What is revisionism?
The establishment of an independent state in Ireland occurred in connection with four major events: the First World War, the Easter Rising, the 1918 General Election, and the Second World War. The object of revisionist writing in recent years is to disparage everything that went into the making of an Irish independence movement, and hold up to admiration all that ran counter to it.
It praises Irish Home Rule participation in the British militarism of 1914; deplores the Easter Rising as a “blood sacrifice” enacted by a small group of fanatics; does what it can to remove the 1918 Election from the historical record; and plays on a widespread sentiment that it would have been better if the Irish State had placed itself at Britain’s disposal in the Second World War and thus had some marginal part in the post1945 reconstruction of Europe.
Revisionism is primarily an academic phenomenon. It aspires to bring about a fundamental change in public opinion through the medium of the greatly expanded educational system of recent times.
Its task was facilitated by the fact that the Irish Universities, during the 50 or 60 years preceding the arrival of organised revisionism, had not produced proper histories of any of those four events, except the Easter Rising.
The accepted, consensus view of these events was maintained by word of mouth, by popular newspapers and the writings of the participants themselves in those events. It was history from the horse’s mouth. But, with the great expansion of education in the 1970s, the acquisition of historical knowledge came to be associated with the Universities. There were no Irish academic histories of the First and Second World Wars, so British histories filled the vacuum. And there was no history at all of the 1918 Election.
If the Irish State had consolidated in academic histories the actual course of its own development, the War of 1919-21 would be seen as a natural consequence of the decision of the British Parliament to set aside the 1918 Election result. In the absence of a history of that Election, the revisionists could treat the War of Independence as a revival of the democratically unauthorised 1916 Rebellion, and therefore morally problematical.
Revisionism re-arranges Irish history in accordance with British requirements. Irish history is in great part the history of British rule in Ireland. And the critical issue for Britain is its handling of the Irish Election at the end of the Great War for Democracy and the Rights of Small Nations. They responded to the ballot with the bullet and that is something that they need to gloss over. In the era of general democracy, the over-riding of a democratic election result by an authoritarian application of military force must in principle be a bad thing. And the pushing aside of that Irish election by Britain, the architect of the League of Nations, in the first year of the League of Nations, when the world was waiting to see what the words of the victors would mean in practice, set the scene for fascism.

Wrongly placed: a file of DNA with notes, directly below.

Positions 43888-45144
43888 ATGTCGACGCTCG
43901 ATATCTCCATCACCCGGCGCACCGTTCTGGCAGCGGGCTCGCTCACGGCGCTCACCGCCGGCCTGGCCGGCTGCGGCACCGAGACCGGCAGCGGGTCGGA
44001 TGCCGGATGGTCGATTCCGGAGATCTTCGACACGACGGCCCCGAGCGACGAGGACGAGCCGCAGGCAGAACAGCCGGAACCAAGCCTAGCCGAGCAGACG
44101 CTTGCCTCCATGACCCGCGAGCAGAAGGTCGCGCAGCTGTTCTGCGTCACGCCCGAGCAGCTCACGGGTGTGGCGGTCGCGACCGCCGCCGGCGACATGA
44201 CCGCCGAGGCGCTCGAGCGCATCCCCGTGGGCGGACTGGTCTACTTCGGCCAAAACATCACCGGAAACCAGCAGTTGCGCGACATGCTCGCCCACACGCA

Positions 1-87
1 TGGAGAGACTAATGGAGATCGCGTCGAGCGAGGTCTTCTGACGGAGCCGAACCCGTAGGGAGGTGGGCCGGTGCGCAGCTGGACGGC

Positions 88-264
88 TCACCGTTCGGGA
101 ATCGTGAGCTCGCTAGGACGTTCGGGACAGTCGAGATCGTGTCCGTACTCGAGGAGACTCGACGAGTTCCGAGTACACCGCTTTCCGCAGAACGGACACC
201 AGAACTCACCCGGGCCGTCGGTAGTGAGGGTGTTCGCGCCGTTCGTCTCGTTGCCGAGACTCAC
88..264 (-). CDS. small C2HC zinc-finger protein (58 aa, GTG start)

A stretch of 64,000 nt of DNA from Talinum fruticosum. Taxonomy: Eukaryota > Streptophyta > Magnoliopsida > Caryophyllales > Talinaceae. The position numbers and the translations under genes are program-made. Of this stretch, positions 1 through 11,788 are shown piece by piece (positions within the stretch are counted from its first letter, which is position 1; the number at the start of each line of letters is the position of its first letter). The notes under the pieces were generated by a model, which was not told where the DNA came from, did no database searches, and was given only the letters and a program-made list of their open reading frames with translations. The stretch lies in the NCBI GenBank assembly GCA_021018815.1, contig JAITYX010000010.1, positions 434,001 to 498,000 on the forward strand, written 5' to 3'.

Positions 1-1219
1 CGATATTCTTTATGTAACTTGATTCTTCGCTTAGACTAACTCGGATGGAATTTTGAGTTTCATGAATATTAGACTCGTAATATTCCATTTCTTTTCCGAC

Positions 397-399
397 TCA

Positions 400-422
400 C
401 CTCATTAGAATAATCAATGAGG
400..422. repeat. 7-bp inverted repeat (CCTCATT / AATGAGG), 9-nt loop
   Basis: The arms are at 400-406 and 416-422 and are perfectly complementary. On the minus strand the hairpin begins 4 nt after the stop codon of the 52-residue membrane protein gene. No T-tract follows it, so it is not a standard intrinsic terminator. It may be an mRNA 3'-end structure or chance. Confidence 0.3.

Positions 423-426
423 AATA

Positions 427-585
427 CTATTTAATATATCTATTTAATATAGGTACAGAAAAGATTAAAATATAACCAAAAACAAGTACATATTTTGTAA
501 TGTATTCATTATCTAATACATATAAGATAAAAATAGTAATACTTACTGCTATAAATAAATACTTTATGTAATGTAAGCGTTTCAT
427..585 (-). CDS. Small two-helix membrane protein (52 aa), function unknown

Britain therefore had good reason, when the opportunity presented itself, to take over the writing of Irish history (mainly via Oxford University) and to prevent this aspect of the matter from being dwelt upon.
The opportunity presented itself as a consequence of the collapse of Irish policy on the North in 1970 and the general sense of disorientation and moral culpability that followed. There was initially a false expectation that Ulster Unionism would crumble under Nationalist pressure. This expectation was grounded in the assumption that the Unionists formed part of a common nationality with Nationalists, and that the application of Nationalist pressure would bring out that sense of common nationality. When it became clear in the mid-1970s that this was not the case, public opinion in the South fell into a state of basic confusion, which was skillfully exploited by British interests.
The idea was put about that the conflict in the North did not arise out of the undemocratic mode by which Britain chose to govern it, but was a consequence of the teaching of Irish history. It followed from this idea that peace would only come about if a different history was taught.
Patrick Hillery, Minister for Foreign Affairs at the critical period in 1969-70 and later President, spelt it out after the Government had succumbed to British pressure. He proposed in a memorandum to the Cabinet that “In teaching history in schools emphasis should be given to the positive aspects rather than the aspects which tend to be divisive” (6/2/1970).
The Government therefore set in motion a project to devise a new history and insert it into people’s minds, through the rapidly expanding educational system, in place of the old history—a basically totalitarian project.
This led to the concept of looking at relations between Britain and Ireland as that of ‘a shared history’ despite centuries of conflict, war, plantations etc. and the emphasis should be on ‘reconciliation’. This was not explaining our history – rather it was a method of explaining it away.
And that is what revisionism is.
Though British Universities have been active in implementing it, it is not merely a British conspiracy.